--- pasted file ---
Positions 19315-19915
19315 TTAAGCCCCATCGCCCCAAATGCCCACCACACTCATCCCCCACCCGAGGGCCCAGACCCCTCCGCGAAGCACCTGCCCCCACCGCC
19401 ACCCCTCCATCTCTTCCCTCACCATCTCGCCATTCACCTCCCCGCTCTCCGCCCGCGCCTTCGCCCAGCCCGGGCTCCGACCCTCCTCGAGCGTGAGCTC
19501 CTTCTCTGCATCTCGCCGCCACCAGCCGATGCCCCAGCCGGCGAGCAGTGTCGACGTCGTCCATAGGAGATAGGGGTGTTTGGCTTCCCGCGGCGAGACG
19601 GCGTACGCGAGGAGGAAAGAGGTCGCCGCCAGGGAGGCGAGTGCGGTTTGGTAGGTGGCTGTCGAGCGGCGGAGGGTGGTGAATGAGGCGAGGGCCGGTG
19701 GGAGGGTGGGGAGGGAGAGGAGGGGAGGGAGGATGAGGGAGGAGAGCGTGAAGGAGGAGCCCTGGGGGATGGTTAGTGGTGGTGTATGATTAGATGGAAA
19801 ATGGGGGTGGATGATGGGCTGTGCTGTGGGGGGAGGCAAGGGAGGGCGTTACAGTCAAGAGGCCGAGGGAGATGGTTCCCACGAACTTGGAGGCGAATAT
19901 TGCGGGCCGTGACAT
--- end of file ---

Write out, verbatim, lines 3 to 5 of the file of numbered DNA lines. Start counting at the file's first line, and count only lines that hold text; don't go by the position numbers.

19401 ACCCCTCCATCTCTTCCCTCACCATCTCGCCATTCACCTCCCCGCTCTCCGCCCGCGCCTTCGCCCAGCCCGGGCTCCGACCCTCCTCGAGCGTGAGCTC
19501 CTTCTCTGCATCTCGCCGCCACCAGCCGATGCCCCAGCCGGCGAGCAGTGTCGACGTCGTCCATAGGAGATAGGGGTGTTTGGCTTCCCGCGGCGAGACG
19601 GCGTACGCGAGGAGGAAAGAGGTCGCCGCCAGGGAGGCGAGTGCGGTTTGGTAGGTGGCTGTCGAGCGGCGGAGGGTGGTGAATGAGGCGAGGGCCGGTG